- Murder on the Ile Saint-Louis, ibid
- Murder in Clichy, ibid
- Murder in Montmartre, ibid
- Entre Nous: A Woman’s Guide to Finding Her Inner French Girl, Debra Oliver
- Hardball: How Politics is Played by One Who Knows the Game, Christopher Matthews
- Lean Forward Into Your Life, Mary Anne Rademacher
- The Historian, Elizabeth Kostova
- Good Living With Fibromyalgia, Arthritis Foundation
All while typing this list I kept thinking of two of my favorite readers: Emilie, and my mom. “Oh, I’ve got to tell Emilie about this one,” I’d think, only to remember…I’ve had more time to get used to my mom’s death, but I still can’t help wanting to call her on the phone to tell her every time I discover an especially intriguing, complex, mystery story.
But still. Today, this is how I honor them, and the legacy they’ve left me, a legacy filled with love and appreciation for the power and mystery of language. And I’m grateful, too, for the many friends with whom I still share a mutual love of books, of delight in a cleverly turned phrase, in that magical feeling of discovering something new and traveling on a magic carpet–all thanks to our common love of the written (and spoken!) word.
And mom, it’s taken me many years, but I finally–well, mostly–forgive you for all those horrible puns.
(For an example of another friend who loves words, too, check out Liz’s beautifully written recent post.)
Oops! I made out my resolution list several weeks ago and then completely forgot to post it. I’ve never made birthday resolutions before, but hitting a milestone birthday has inspired me to take stock of where I am and where I want to go. So here goes!
- Keep up with gratitude journal somedays
- Complete adoption application, home study, and dossier still trying to come up with application fee
- Yoga occasionally
- Physical therapy exercises at least 5 days per week ummm…
- Volunteer for Barack Obama (GOTV effort) nope–migraines kept me in bed
- Begin spiritual direction done
- Paint living room, hallway next spring
- Send in grad school application for Master’s in Theology Program by December 1 make that December 30
- Find financial aid for grad school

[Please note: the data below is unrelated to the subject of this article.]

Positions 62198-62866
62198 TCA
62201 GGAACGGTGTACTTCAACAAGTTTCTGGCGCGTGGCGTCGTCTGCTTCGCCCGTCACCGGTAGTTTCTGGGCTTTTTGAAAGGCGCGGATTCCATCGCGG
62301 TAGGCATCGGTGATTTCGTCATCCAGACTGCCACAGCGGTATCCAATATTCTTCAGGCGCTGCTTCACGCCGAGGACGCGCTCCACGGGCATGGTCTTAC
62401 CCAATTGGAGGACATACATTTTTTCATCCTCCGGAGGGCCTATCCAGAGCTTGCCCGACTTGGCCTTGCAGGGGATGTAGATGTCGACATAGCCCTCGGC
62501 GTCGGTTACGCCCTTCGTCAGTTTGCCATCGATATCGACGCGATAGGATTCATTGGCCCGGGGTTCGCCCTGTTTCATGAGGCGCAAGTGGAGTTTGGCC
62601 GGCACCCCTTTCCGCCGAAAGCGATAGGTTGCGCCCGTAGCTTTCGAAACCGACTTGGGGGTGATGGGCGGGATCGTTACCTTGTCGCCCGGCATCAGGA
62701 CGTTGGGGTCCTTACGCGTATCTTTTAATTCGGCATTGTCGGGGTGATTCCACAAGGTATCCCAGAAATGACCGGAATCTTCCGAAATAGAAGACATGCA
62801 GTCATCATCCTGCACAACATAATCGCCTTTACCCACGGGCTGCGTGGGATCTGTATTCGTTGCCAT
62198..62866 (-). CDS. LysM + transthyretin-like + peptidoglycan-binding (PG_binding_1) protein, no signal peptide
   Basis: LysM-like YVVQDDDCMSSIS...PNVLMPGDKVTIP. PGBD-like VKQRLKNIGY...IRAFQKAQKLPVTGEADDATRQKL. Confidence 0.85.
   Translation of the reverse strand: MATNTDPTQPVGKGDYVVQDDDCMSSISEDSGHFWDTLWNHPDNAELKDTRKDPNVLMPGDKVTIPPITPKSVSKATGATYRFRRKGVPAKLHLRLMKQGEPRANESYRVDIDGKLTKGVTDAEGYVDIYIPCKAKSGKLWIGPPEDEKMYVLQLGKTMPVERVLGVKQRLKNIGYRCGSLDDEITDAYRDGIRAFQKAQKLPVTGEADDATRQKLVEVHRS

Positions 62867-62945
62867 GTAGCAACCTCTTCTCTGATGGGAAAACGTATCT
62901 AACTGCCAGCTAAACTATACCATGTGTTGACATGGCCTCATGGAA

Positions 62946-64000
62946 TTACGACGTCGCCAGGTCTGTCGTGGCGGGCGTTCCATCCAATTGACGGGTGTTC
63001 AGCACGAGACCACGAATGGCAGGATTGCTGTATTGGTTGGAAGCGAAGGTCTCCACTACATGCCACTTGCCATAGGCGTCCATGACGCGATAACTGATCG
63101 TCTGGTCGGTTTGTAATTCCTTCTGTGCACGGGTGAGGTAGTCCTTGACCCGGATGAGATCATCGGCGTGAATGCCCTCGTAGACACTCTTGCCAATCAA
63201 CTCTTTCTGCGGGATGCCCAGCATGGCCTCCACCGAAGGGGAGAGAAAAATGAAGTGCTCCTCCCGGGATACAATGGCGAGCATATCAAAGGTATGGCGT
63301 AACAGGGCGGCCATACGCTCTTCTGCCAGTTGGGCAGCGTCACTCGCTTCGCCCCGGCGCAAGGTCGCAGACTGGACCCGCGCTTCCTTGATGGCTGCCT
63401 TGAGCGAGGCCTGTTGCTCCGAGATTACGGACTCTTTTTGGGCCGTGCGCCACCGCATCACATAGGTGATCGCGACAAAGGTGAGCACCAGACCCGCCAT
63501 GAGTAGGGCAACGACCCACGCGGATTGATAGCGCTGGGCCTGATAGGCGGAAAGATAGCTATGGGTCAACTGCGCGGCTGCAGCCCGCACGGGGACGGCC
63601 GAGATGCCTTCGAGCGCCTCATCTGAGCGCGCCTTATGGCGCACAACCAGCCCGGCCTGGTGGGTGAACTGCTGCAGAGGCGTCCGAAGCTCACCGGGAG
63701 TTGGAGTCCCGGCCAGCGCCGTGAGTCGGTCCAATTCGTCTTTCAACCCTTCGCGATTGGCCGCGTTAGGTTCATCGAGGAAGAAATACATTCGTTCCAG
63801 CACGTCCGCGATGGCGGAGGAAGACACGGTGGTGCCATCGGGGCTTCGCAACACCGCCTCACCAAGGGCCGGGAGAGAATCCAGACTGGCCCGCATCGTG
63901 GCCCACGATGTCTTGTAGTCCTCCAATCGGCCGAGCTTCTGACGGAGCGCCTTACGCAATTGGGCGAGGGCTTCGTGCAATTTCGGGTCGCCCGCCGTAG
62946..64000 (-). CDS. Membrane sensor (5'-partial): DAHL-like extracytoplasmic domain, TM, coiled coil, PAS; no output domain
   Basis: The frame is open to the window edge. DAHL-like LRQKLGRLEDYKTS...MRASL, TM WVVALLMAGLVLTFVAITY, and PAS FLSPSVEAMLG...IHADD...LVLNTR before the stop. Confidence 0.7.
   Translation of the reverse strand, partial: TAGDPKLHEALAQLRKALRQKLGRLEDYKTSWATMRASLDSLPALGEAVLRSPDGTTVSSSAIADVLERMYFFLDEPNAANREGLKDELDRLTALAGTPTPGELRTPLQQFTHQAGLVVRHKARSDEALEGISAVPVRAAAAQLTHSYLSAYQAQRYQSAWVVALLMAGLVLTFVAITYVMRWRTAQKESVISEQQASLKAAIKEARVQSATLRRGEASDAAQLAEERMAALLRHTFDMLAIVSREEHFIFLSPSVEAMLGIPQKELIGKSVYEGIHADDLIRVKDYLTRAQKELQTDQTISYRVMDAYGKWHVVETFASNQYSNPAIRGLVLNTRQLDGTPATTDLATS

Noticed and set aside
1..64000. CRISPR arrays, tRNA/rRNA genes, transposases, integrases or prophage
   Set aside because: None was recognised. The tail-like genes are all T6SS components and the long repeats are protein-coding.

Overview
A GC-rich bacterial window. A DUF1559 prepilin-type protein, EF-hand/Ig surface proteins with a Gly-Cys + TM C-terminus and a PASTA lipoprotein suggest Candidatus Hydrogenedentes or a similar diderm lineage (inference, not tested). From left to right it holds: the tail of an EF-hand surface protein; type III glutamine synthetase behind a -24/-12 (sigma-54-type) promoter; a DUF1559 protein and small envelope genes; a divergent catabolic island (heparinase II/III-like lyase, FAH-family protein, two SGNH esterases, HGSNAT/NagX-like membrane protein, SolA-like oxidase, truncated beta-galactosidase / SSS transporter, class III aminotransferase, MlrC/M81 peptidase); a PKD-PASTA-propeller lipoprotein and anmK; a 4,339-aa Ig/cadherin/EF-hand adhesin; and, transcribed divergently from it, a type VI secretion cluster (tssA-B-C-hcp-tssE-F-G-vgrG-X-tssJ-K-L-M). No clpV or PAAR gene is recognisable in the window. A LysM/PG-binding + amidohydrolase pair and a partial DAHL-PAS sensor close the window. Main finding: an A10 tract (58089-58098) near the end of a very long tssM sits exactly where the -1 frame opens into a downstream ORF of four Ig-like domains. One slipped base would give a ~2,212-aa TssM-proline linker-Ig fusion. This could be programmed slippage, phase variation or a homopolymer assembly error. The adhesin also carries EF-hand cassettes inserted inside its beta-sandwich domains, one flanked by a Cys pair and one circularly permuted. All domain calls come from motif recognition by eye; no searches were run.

- Celebrate 40th birthday in style done!!!
- Lose Prednisone weight by Christmas almost
- Apply for spiritual direction certificate program changed to pastoral ministry certificate program
- Cardio at least 5 days per week
- Strength training, 2 days per week
- Get mammogram done
- Organize photos
- Organize mom and grandma’s letters
- Obedience lessons for Fiona
- Eat at least 5 fruits and vegetables daily HA!!
- Check into infertility support group found online adoption support group
- Check into fibromyalgia support group
- Organize study
- Do The Artist’s Way
- Date night with George once a week
- Work on improving my Spanish, especially conversational maybe French, instead
- Send birthday cards ON TIME not even close 😦
- Update blog more often better
- Journal every day, even if for only a few minutes somdays
- Organize mom’s things, finally
- Explore ways to finance adoption looking at foster-adoption now
- Send five things for publication
- Read To Kill a Mockingbird, The Great Gatsby, The Sun Also Rises, Catcher in the Rye, Anna Karenina, and The House of Spirits
- Learn to knit
- Knit prayer shawl
- Become commissioned Eucharistic Minister
- Check into Basilica Befriender ministry yes
- Reconnect with college friends doing
- Keep to a regular sleep schedule getting much better
- Organize week using The Life Organizer by Jennifer Louden will probably never do
- Watch more comedies too many Law & Order reruns, still